Far East meets High North for the first time

President Mukherjee greeted by Mayor Herald Espelund of Ullensaker upon his arrival in Oslo on October 13, 2014.

India’s current Head of State will be making the county’s first ever official visit to the Arctic with a stop planned in Rovaniemi on the Scandinavian diplomatic tour.


They are nearly 5500 kilometres apart, but this week New Delhi and Rovaniemi will be brought closer than ever before.

It’s taken the construction of a permanent Arctic research station, endorsement from several High North-bordering countries and, finally, a presidential visit this week for India’s top elected official to cross, literally, into the Arctic Circle.

President Pranab Mukherjee and his daughter touched down in Oslo today to kick off a five-day diplomatic blitz, that will also see him cross into Finland, aimed at cementing India’s place in the High North.

While Norway and Finland have appeared to keep other eastern countries’ – like China – involvement minimal in the Arctic Circle, India has been extended a warm welcome from the cold climes.

Indian flag hung in Oslo for official visit.

This most recent visit will include ceremonial lunches and a gala dinner in Oslo hosted by Norway’s King Harald V (at whose invitation President Mukherjee is in Norway on), a visit to a WWII cemetery for a wreath laying and the first official step into the Arctic Circle in Rovaniemi, Finland.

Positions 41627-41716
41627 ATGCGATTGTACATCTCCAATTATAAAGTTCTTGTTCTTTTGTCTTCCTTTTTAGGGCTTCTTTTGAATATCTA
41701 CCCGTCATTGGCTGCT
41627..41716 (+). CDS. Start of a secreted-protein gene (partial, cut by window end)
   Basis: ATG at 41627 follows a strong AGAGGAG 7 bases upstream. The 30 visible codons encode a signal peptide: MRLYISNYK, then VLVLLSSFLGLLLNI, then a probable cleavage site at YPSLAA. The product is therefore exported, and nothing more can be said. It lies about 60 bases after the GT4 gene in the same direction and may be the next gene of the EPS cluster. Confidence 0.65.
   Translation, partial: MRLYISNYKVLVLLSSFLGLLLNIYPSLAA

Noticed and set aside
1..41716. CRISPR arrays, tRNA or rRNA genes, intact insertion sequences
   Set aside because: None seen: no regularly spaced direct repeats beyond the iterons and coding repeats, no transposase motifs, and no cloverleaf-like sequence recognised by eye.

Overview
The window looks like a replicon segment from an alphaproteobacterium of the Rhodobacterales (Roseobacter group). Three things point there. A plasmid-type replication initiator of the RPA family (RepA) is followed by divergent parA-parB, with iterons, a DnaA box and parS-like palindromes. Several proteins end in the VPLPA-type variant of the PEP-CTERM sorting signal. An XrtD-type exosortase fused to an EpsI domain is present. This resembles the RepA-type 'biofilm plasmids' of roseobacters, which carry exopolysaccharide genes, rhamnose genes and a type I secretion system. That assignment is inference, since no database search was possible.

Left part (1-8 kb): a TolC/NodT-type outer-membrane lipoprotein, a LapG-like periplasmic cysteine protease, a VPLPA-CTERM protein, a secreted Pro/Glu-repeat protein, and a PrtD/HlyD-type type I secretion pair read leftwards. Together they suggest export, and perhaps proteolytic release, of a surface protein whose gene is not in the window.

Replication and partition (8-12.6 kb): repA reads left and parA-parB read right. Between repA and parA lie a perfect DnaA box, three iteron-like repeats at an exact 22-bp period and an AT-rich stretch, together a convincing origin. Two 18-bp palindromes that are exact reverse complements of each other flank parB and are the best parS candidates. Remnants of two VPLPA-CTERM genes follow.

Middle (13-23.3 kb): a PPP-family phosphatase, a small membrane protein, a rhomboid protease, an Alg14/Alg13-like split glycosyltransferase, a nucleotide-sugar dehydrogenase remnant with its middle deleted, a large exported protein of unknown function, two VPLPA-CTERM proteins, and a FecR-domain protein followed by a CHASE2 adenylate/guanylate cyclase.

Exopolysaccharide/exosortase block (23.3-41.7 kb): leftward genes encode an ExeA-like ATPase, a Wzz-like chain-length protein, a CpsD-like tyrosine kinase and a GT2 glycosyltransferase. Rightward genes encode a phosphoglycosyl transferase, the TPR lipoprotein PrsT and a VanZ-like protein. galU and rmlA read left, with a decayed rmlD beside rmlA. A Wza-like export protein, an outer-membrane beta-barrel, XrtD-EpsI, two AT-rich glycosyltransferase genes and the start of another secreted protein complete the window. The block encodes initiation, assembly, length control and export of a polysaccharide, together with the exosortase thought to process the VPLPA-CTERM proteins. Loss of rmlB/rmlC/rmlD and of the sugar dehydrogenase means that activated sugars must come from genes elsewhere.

On Friday the India’s Secretary (West) of the Ministry of External Affairs, Navtej Sarna,  said, “President Mukherjee is scheduled to visit the town Rovaniemi in Finland and by doing so, will become the first Indian President to cross the Arctic Circle.”

The President and his daughter are joined by India’s Union Minister of State for Heavy Industries and Public Enterprises and a roster of other high-level Members of Parliament and businessmen. The latter of which will also have meetings with Prime Minister Erna Solberg and the President of the Storting (Parliament), Olemic Thommessen.

It’s a landmark visit in a relationship that has been regarded as “cordial,” albeit distant.

India has a permanent Arctic research station (Himadri) on Svalbard and, as of 2013, an observer seat on the Arctic Council and in the last few years more official visits have been appearing on the calendar signaling a stronger interest on both sides to strengthen the relationship.

This first official visit to Norway appears to be taking a ‘money talks’ approach with a big emphasis being put on improving economic relations and investments between the two countries.

Rovaniemi railway station in the Arctic Circle border town.

Sarna has confirmed that presently Norway has invested four billion dollars of the $180 billion Norwegian Pension Fund in India’s economy. The goal, he says, is for India to encourage investments of close to $20 to 40 billion per year.

India also stands to benefit from Norway’s rich oil and gas reserves, ship building technology, climate research data and sway when it comes to the Arctic Council.

Norway, meanwhile, is eyeing India’s growing buying power in a rapidly expanding consumer market.

President Mukherjee is expected to cross into the Arctic Circle on October 15th.